My insightful friend pointed out that this is what first grade is like. As my son went through his day, his metaphorical tray was getting loaded up. And all it took was me adding my little Dixie cup for him to buckle under all that pressure.

As we grow up, we get better at stacking things on our trays. But we can be so caught up in trying to balance and hold on to everything, that we don’t realize that we’re buckling under the pressure as well. Our arm and hand certainly send signals, but we ignore them, telling ourselves that we can handle the pressure and take on just a little bit more.

Our bodies are very good and sending messages to our brains when we’re in physical or emotional distress. Our stomachs tie up in knots; our heads pound. When we practice mindfulness, we can begin to pay attention to these important cues.

Meditation is a path to mindfulness. It allows us to take time to listen to our bodies so we can learn what we need to attend to. While meditation might seem passive, it is actually quite active. It is simultaneously a stillness and an awakening. Meditation does not have to be complicated but it requires a commitment.

So as you go through your day, make the commitment to becoming a bit more mindful. That way, you can adjust accordingly to avoid upending your tray.

Join me this Saturday, 9/27, noon-2pm, at The Awakening Center for a meditation workshop. Registration is required and the fee is $20. Contact me at to sign up.

Also, I will be starting a weekly meditation group in October. Visit and “Like” The Awakening Center’s Facebook page or check back here for details as they come!

Monday, September 15, 2014

Tools for Our Recovery Toolbox

As a famous Psychologist Abraham Maslow once said, “When your only tool is a hammer, all problems start to look like nails.”

Imagine a carpenter who only had one tool – a hammer.  If you hired this carpenter to hang pictures, the carpenter would pull out the hammer and do a fine job.  But what if you asked the carpenter to shorten the legs of a table.  When the carpenter pulled out the hammer, you would wonder why?  And if you allowed the carpenter to use the hammer to shorten the table legs, the table would probably be ruined.   

The same is true with our Eating Disorder.  When our only tool is eating (or starving, purging, overexercising, counting calories etc etc etc ), we have to rely on this tool for everything that happens in our life.  We get a promotion – Eat!  Have a fight with your sister – Eat!   Your cat dies – Eat!   Nothing to do on a Friday night – Eat!  I know you get the picture! 

So what happened?  Why do we only have 1 tool in our toolbox?    There are four reasons why Eating (or starving etc) became our only tool.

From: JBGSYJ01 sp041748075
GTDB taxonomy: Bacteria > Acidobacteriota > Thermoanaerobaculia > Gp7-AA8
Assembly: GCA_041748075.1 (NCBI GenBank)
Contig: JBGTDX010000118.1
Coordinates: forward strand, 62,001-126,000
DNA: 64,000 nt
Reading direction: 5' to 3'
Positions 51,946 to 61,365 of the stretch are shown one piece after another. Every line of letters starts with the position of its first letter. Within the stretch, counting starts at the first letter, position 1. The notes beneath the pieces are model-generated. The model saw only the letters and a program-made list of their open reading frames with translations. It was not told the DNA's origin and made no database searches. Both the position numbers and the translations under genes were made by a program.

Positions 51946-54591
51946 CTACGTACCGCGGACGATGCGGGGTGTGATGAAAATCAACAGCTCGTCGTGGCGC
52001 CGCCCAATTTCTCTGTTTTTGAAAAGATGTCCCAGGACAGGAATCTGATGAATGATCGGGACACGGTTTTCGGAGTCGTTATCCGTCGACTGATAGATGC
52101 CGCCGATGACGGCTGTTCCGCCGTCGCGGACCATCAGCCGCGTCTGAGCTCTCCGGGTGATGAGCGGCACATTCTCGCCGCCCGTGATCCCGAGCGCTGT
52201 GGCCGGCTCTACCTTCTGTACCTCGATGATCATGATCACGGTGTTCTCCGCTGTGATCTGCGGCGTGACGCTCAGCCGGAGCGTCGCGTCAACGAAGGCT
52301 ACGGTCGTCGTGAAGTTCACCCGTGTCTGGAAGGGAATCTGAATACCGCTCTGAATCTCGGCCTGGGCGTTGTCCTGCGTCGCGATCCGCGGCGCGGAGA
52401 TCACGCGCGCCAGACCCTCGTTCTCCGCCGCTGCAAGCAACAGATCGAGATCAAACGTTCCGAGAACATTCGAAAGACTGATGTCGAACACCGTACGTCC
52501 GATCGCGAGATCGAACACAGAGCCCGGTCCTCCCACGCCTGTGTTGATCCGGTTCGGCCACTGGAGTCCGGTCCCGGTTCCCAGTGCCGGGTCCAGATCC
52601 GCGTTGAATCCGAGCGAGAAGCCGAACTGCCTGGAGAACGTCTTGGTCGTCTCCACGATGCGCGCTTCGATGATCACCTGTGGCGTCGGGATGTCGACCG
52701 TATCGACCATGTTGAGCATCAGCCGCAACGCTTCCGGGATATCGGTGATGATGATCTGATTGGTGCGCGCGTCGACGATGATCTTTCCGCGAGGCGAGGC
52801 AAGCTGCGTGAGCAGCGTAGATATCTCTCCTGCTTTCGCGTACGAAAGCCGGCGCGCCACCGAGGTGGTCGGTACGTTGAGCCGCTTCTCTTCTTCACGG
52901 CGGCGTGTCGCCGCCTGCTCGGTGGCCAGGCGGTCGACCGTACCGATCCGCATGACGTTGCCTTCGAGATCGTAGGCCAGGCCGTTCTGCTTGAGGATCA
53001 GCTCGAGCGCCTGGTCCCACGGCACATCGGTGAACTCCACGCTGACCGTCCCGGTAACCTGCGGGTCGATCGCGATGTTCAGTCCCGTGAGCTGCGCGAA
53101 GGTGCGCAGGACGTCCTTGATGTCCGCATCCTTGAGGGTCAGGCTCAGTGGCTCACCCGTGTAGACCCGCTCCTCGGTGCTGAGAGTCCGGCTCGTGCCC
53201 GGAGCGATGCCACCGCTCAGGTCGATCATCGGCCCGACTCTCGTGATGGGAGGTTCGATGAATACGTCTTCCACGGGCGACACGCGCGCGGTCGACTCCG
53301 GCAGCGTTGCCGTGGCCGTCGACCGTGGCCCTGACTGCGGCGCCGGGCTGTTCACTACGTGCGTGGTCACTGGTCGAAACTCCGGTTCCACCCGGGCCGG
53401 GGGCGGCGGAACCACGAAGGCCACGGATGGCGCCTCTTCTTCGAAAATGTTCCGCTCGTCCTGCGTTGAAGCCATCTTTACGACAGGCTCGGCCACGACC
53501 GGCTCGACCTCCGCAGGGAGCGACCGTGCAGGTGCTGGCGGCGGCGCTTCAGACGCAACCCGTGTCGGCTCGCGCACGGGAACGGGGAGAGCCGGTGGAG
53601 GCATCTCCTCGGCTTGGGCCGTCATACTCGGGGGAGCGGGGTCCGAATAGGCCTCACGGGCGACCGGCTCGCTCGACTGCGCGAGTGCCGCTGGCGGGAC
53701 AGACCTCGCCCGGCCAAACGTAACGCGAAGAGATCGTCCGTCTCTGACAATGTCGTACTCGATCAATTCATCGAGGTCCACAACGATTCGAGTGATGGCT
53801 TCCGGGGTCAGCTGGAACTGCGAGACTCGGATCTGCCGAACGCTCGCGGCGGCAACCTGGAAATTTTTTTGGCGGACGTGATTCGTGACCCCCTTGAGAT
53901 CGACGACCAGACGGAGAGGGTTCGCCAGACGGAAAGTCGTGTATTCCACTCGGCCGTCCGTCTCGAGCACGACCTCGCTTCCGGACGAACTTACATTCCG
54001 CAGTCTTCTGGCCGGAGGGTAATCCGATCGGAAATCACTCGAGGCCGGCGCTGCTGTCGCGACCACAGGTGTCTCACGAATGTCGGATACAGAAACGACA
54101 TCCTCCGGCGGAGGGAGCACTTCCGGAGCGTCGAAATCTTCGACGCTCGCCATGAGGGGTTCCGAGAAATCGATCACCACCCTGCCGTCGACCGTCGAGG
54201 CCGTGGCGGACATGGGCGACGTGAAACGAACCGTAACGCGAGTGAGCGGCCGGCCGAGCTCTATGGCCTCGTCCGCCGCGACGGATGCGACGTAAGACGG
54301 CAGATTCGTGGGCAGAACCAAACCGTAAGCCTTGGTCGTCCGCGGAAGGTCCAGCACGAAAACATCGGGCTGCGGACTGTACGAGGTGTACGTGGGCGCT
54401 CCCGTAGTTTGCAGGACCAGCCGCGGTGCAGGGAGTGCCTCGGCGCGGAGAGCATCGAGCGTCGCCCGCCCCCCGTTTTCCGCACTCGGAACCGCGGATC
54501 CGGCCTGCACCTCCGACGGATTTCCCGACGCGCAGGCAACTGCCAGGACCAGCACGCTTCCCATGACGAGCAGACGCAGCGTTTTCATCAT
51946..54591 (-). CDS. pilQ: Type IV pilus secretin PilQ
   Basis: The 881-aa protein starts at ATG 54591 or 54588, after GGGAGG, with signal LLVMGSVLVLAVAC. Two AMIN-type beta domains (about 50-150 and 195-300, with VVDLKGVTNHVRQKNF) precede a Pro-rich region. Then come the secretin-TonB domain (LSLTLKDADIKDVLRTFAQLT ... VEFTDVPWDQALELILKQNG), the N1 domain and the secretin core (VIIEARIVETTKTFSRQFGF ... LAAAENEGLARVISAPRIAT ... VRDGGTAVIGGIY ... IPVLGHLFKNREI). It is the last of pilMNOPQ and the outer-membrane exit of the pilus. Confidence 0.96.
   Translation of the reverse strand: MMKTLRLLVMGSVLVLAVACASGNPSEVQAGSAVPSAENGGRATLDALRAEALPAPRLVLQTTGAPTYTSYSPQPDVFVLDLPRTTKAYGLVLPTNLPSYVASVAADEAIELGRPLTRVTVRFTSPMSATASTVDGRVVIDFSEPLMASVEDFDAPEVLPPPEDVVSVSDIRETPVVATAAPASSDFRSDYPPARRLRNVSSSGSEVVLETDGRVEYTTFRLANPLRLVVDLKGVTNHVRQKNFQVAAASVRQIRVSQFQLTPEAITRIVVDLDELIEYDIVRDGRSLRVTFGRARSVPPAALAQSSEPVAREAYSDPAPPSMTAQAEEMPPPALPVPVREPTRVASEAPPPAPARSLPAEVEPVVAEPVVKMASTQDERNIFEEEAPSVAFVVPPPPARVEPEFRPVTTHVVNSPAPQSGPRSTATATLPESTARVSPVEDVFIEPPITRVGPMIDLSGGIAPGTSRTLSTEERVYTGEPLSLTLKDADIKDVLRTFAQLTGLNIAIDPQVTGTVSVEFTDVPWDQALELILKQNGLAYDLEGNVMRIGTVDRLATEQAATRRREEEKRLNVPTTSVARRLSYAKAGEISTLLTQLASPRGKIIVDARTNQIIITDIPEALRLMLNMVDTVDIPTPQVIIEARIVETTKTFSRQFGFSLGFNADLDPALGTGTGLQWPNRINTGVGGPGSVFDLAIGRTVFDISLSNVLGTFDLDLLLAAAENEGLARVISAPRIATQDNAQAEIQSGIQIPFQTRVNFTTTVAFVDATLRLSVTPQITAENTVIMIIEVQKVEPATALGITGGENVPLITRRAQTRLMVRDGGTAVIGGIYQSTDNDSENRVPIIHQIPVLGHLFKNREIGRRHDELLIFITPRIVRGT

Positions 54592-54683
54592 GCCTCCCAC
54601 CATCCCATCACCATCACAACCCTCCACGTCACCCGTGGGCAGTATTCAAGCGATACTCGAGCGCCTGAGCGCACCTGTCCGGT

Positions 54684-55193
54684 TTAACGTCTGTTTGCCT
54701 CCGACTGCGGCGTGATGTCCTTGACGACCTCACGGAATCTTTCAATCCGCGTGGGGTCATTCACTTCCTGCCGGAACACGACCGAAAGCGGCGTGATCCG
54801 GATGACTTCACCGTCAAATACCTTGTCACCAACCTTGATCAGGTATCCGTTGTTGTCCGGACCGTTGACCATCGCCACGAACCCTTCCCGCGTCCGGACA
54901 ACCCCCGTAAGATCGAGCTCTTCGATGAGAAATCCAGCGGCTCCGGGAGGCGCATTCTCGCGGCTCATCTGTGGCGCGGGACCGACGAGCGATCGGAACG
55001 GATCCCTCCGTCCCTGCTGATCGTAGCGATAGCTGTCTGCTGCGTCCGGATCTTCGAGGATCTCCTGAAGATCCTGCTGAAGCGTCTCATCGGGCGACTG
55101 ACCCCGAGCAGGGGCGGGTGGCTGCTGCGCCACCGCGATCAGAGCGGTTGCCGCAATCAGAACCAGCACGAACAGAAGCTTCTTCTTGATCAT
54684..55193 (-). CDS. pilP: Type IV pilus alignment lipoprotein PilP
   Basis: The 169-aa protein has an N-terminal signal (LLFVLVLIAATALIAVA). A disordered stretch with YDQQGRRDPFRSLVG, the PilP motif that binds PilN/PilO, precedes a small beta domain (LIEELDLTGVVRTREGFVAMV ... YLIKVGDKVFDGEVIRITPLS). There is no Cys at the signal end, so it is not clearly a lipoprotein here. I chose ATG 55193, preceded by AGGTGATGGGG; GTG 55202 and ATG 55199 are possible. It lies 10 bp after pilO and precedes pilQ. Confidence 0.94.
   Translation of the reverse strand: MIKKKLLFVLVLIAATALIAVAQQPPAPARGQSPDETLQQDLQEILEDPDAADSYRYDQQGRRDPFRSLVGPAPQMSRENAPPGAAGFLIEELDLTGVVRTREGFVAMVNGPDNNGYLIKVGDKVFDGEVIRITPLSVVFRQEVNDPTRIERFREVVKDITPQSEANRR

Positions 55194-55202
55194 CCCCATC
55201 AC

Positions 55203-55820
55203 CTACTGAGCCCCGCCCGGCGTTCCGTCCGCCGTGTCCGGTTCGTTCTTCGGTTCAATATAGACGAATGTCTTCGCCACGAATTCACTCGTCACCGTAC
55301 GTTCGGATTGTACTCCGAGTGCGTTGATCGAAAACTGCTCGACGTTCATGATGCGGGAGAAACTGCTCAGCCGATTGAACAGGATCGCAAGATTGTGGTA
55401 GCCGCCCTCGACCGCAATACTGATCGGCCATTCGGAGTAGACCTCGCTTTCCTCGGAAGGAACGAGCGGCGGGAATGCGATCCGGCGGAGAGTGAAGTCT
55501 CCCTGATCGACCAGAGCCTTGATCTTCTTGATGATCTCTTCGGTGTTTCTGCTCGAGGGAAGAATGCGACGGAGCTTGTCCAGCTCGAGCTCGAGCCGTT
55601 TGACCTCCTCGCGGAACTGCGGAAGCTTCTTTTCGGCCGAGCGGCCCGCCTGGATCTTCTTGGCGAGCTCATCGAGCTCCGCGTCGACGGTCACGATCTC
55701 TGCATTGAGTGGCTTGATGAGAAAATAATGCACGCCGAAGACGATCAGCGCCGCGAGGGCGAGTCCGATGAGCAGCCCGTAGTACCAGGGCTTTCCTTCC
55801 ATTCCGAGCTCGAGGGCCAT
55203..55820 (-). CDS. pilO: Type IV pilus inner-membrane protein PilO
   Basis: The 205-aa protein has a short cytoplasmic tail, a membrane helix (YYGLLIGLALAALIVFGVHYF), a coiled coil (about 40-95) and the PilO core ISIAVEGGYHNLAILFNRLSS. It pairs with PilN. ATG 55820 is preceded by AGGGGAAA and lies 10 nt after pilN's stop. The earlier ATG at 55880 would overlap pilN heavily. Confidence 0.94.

1)      If we continually use a tool, the tool stays at the top of the toolbox.  After a while, we forget how to use the other tools we have.  For example, you don’t have to risk asserting yourself if you continually numb out angry feelings by eating.
2)      There may have been basic tools that we never learned – our families couldn’t teach us what they didn’t know.  For example, if no one in your family ever spoke up and asserted themselves, you may not have learned how to do this.
3)      On the other hand, our family may have taught us some pretty dysfunctional tools that don’t work very well at all.  For example, if you learned that if people loved you they would just “know” what is bothering you , you would try to make people read your mind rather than telling them what you need or want.
4)      This reason is going to contradict what I just said above.  Even though I say Eating (starving, etc.) is our only tool – we actually have lots of tools.  We are already good at problem solving, compassion, reassurance, kindness, and many, many others.  It’s just that we use these tools for other people, and don’t use them for ourselves.   We may say we don’t deserve to treat ourselves in a positive way.

It is possible to learn new tools and un-learn old dysfunctional tools.  With practice the new tools will become familiar and become our “go to” coping tool.   And if we stop using Eating (starving, etc) as a tool to deal with everything that happens in life, this tool with sift to the bottom of the toolbox.   And if you don’t use this tool, eventually using Eating (starving, etc) will be foreign to us as well.  

If you would like to learn 10 Recovery Tools to put in your Recovery Toolbox, please join Nutritionist Michel Harris and I on Saturday 9/20/14 from 12:300-4:30pm. 

For more information, please click link below.
Amy Grabowski